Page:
The share price of Israeli medical cannabis company InterCure Ltd. (TASE: INCR-L) continues to soar, along with most of the shares in the sector listed on the Tel Aviv Stock Exchange (TASE). The new surge was set in motion by the cabinet's decision in principle on Sunday to approve exports of medical cannabis from Israel. The decision is scheduled to take effect in nine months. InterCure's market cap has now reached NIS 950 million, reflected a 3,000% return on the share since the company entered the cannabis field last June.
InterCure, whose activity amounts to only a few million shekels a year, now has a higher value than established and profitable companies like Meitav DS Investment House Ltd., Castro Model Ltd. (TASE: CAST), Victory Supermarket Chain Ltd. (TASE:VCTR), non-banking finance company Nawi Brothers (TASE: NAWI), YH Damari Construction and Development (TASE: DIMRI), Africa-Israel Residences (TASE: AFRE), Azorim Investment, Development and Construction Ltd. (TASE: AZRM), and Israel Land Development Corporation (TASE: ILDC).
The billionaire, his wife, and paper profits
The extraordinary rise in the share price in recent days is also due to a purchase of shares by Yael Fegel, the Israeli wife of US billionaire Garry Fegel, who led a $17 million financing round in InterCure last October. Fegel has already made a 150% return on his investment, even though it was made at a 37% premium on the market price at the time.
Yael Fegel began buying InterCure shares on the TASE last month, increasing her stake to 12% and becoming the second largest shareholder in it after CEO Alex Rabinovich (39%), the architect of the company's entry in the cannabis sector. Rabinovich's holdings are now worth NIS 350 million, the Fegels' stakes are worth NIS 110 million, and the 7% holding of another shareholder, former Paz CEO Modi Ben-Shach, is worth NIS 60 million. Incidentally, Ben-Shach never planned on being a party at interest in a cannabis company; he invested in InterCure when it was a medical company.
InterCure's shareholders will meet tomorrow to approve an allocation of 4.5 million share options for former Prime Minister and Minister of Defense Ehud Barak, the company chairperson. Barak's options are already worth NIS 35 million on paper, and a third of them can already be exercised as soon as they are received. The rest are exercisable 36 months after the allocation date.
Barak has been working 40 hours a month at InterCure since October. In addition to the options, he receives a $10,000 monthly salary. He has already proved useful to the company by mediating the financing round led by Fegel, in which Adam Neumann, cofounder of shared workspaces company WeWork, also participated. Barak is also doing excellent public relations work for the company in Israel and worldwide, and is probably responsible for the company leading the cannabis session at the World Economic Forum in Davos.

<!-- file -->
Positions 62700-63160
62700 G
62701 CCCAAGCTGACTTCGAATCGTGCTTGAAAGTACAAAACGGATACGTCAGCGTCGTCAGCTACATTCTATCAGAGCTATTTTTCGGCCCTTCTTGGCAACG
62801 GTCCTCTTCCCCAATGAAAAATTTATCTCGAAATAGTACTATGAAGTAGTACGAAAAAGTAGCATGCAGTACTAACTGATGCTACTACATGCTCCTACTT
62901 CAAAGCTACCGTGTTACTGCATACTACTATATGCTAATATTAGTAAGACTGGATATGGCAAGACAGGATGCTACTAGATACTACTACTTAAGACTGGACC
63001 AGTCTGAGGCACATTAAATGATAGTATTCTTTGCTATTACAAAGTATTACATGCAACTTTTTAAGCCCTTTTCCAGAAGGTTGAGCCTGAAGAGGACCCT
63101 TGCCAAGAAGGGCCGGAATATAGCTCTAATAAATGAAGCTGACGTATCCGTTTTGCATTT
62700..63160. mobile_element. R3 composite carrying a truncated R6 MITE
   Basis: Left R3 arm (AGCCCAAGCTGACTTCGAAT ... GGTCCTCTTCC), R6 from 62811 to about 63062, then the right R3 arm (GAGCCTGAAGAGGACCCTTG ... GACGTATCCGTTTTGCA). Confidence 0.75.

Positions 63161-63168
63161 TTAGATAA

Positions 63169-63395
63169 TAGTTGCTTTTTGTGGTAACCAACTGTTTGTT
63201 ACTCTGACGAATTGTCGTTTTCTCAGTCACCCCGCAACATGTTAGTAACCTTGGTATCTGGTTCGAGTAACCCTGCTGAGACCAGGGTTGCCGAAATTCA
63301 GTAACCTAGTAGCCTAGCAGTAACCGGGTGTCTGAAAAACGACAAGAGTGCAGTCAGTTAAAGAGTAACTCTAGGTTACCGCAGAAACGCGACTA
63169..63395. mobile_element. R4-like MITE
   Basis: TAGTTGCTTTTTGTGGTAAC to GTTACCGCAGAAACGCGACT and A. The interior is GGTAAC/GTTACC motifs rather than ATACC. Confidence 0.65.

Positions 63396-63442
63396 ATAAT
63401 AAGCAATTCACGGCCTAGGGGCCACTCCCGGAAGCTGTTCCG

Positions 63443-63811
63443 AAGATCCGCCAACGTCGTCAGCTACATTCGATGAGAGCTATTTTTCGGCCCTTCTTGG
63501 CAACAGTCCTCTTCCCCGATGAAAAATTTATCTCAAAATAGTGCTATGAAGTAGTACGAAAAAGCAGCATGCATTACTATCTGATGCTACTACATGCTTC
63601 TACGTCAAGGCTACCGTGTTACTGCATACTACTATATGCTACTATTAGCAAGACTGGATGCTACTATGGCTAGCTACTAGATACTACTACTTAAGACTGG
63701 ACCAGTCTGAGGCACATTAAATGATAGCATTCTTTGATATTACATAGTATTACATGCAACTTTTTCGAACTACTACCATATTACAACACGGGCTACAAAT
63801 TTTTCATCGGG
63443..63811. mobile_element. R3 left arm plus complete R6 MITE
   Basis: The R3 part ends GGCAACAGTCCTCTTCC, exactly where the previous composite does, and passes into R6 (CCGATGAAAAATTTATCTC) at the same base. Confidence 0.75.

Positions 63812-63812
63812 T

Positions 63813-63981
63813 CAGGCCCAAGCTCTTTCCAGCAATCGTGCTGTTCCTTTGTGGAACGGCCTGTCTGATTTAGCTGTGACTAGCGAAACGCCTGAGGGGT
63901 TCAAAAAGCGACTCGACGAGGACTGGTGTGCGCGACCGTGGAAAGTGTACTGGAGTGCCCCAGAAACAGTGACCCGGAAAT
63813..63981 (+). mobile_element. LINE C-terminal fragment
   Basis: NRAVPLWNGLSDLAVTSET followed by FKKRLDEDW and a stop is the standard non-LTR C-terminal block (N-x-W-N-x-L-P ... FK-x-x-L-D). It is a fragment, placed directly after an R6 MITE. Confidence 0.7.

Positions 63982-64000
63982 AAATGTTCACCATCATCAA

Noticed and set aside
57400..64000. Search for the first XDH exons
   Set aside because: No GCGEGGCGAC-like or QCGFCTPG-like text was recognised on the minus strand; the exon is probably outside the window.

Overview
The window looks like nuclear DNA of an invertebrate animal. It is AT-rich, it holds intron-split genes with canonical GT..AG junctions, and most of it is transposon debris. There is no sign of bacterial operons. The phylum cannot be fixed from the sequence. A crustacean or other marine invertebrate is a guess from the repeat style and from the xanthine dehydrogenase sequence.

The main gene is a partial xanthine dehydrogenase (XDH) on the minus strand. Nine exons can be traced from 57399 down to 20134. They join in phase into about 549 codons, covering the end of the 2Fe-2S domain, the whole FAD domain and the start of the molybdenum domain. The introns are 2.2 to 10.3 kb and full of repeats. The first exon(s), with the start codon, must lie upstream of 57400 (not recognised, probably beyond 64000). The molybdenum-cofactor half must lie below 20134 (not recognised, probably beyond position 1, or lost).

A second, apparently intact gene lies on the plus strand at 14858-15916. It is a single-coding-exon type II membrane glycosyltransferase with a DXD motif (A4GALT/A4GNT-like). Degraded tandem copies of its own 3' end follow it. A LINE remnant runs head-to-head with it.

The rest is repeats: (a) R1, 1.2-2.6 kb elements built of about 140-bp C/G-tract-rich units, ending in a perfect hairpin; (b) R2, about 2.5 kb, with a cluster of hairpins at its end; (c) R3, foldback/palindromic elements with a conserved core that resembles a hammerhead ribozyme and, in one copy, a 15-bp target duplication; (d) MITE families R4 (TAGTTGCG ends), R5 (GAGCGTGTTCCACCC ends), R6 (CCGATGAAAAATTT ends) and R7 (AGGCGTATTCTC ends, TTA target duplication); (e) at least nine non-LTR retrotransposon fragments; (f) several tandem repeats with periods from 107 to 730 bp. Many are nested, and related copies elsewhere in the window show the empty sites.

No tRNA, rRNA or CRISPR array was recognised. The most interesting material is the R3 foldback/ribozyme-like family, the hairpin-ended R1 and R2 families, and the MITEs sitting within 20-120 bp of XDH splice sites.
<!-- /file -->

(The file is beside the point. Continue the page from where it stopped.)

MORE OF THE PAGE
Next in line: Overseas and Nasdaq
InterCure began its cannabis saga by merging Canndoc, one of the cannabis growing pioneers that already operated in Israel under the old regulations, into itself. Canndoc, an old and experienced company, but not one of the largest in the Israeli market, had NIS 5.4 million in revenue in 2017 and NIS 2.7 million in the first half of 2018. The revenue multiple at its current market cap is obviously absurd, but is not very different from that of large international companies (mainly Canadian) in the global cannabis industry.
InterCure is not relying on Canndoc's activity in the Israeli market. According to its announcements in recent months the company plans overseas activity and an offering on Nasdaq. In an interview this week, Barak said that the offering was slated to go through in the next six months.
With cabinet approval of exports, InterCure announced that it would step up the pace of increasing its production capacity, including construction of another facility meeting the standards of the new reform in Israel and export standards. Canndoc this week signed a memorandum for a joint venture for construction of a facility for growing medical cannabis in Canada, based on Canndoc's know-how. Canndoc will own 51% of this venture. Canndoc also signed a memorandum for a joint cannabis growing venture in Europe.
Before it began operating in the cannabis sector, InterCure was not a stock exchange shell; it was a medical holding company with two interesting holdings: Regenera Pharma, which tries to prevent nerve degeneration in treatment of first-stage blindness, and cancer diagnosis company NovellusDx. Although these products are regarded as interesting in the medical field, and money was raised for them from other private fund specializing in medical companies, InterCure's market cap was only NIS 50 million. Its breakthrough began only with its entry into the cannabis industry. InterCure was the first company listed on the TASE to merge an active cannabis company into it, the first to raise a substantial amount of money, and the first to recruit big names like Barak, Fegel, and Neumann.
Published by Globes, Israel business news - en.globes.co.il - on January 30, 2019
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